By Qu Song, Yang Xun, Xie Yahong
The Chinese government recently issued a series of policies to better attract and utilize foreign capital, which further boosted the confidence of foreign enterprises in their future development in China.
According to these policies, China will advance high-level opening up, expand market access, ensure national treatment for all foreign-invested enterprises, continue to advance its accession into the Comprehensive and Progressive Agreement for Trans-Pacific Partnership (CPTPP) and the Digital Economy Partnership Agreement(DEPA), and provide convenient conditions for foreign enterprises and individuals that visit China for investment and trade negotiations.
Enterprises would “vote with their feet” if the business environment of a country is poor, said Matthew Ye from Michelin, a multinational tire manufacturing company.
“Over the past more than three decades, Michelin has witnessed China’s reform and opening up and the constant optimization of the business environment in the country,” Ye told People’s Daily, adding that foreign enterprises are gaining more and more confidence in the Chinese market as China works to ensure national treatment for all foreign-invested enterprises, and joins hands with relevant parties to build an open market and promote trade and investment facilitation.
Ruan Linjuan, vice president of IKEA China, told People’s Daily that the enactment and implementation of the Foreign Investment Law in China has made the business environment more stable, equal, transparent and predictable, and enhanced IKEA’s confidence in investing in China.
“In the past years, we saw the efforts of the Chinese government at all levels to help foreign enterprises integrate into the new development paradigm of China, which was very beneficial to our business development in the country,” she noted.
Gong Anming, executive vice president of Elekta, a leader in precision radiation therapy, said China’s Foreign Investment Law has boosted the confidence of multinational corporations, including Elekta, in their long-term development in China.
According to him, Elekta has built a factory in China that adopts completely the same techniques and standards as its factories in Europe.
“Thanks to the strategic deployment of the factory and a more reliable supply chain, the Chinese factory of Elekta has provided its global clients with more than 1,000 sets of linear accelerators, growing into the company’s largest production base in the past three years,” Gong said.
Many multinational corporations consider China a promising driving force for global innovation. BMW board member Frank Weber noted that China has made remarkable achievements in digitalization thanks to its accelerated innovation. The German automaker’s Chinese R&D team has developed into the largest one globally outside its headquarters in Munich.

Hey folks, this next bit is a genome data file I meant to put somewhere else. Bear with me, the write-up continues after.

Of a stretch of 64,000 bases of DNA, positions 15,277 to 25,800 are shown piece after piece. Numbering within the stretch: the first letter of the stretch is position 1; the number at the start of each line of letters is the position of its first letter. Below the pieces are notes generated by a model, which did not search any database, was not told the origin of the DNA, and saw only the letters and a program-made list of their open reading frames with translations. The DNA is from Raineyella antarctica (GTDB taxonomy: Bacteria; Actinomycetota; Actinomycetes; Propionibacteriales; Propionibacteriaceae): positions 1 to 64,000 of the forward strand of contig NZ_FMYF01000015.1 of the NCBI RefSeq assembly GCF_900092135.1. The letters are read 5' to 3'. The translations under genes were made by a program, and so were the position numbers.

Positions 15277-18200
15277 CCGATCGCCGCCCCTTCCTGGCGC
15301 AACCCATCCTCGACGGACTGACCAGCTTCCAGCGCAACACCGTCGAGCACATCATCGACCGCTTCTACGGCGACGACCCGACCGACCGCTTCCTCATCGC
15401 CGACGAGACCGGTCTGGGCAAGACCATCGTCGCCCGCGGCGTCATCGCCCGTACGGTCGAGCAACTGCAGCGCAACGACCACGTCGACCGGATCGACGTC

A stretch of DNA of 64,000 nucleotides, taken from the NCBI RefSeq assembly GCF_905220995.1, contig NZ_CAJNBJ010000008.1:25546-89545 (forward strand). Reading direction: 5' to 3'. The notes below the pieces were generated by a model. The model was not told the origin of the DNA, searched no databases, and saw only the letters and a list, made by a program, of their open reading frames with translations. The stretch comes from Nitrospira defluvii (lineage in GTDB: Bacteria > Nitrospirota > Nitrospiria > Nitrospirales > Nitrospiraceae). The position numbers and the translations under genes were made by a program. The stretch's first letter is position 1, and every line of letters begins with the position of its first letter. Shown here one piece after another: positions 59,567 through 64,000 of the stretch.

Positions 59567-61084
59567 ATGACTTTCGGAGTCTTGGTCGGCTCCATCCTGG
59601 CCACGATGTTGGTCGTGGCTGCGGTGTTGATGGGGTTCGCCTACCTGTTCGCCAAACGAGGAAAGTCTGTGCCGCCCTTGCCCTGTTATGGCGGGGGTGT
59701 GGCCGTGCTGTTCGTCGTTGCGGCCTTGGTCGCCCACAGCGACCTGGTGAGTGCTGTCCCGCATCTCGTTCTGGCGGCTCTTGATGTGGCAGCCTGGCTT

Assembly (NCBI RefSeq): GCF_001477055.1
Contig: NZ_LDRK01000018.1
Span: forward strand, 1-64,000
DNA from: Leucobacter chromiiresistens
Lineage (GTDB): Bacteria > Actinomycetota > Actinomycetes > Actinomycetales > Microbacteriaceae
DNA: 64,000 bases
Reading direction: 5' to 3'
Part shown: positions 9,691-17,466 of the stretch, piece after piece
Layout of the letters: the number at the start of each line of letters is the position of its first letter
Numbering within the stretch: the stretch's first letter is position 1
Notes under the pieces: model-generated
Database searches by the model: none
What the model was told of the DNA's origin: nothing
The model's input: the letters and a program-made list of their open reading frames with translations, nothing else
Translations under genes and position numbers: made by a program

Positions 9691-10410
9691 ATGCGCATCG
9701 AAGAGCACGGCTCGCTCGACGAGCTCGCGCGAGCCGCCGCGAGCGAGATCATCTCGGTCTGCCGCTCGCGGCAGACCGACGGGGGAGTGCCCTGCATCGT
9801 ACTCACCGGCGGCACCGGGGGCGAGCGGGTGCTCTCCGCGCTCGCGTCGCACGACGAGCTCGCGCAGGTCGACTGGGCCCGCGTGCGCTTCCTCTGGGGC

“The Chinese market drives BMW to continue innovating, and many local suppliers in China have also improved their capability, becoming benchmarks in the industry,” Weber said.
Jim Misener, senior director of product management of Qualcomm Technologies, told People’s Daily that China is currently spearheading the development in the intelligent connected vehicle sector.
He said the Chinese government has rolled out a series of plans and policies to promote the development of the sector and accelerate standard-making and technological upgrading. The country’s innovation capability, huge market and strong government support are leading the global development of electric vehicles and relevant applications, he added.
Liu Tao, managing director of Accenture Greater China, said with the Foreign Investment Law and a series of policies, China is actively fulfilling its promises of opening up. Accenture sees that Chinese enterprises are following the trend of the digital economy and continuously investing in digitalization, he added.
“Open and orderly market and business environment will play an important role in exploring new opportunities for development,” Liu said.
Irina Ananyeva, spokesperson at Bosch said the Fortune Global 500 company is expanding its investment in the Chinese market and introducing globally advanced production technologies to China.
She noted that China is the world’s largest auto market, which is vital and resilient, and the company is confident about the Chinese market’s prospects.
China is a market of strategic importance for Merck in terms of both its size and growth potential, said Timo Breiner, spokesperson for the pharmaceutical company.
According to him, Merck plans to invest around 100 million euro ($108 million) in the next six years in expanding its production base in Wuxi, east China’s Jiangsu province, and put it into operation before 2024. Many departments of the company have investment projects in China that are worth hundreds of millions of euros, he added.
Zeng Xiwen, vice president for Unilever, noted that China has become one of the fastest-growing markets of the consumer goods company, and currently the company is expanding its industrial landscape in China.
“In 2022, we built an ice cream factory with an investment of nearly a billion yuan ($149 million) in Taicang, east China’s Jiangsu province. We also unveiled in Guangzhou our first full-line production and marketing base in China with a total investment of nearly 2 billion yuan. The base, upon completion, will not only serve the Chinese market, but also supply overseas consumers relying on the regional advantages of the Guangdong-Hong Kong-Macao Greater Bay Area,” Zeng said.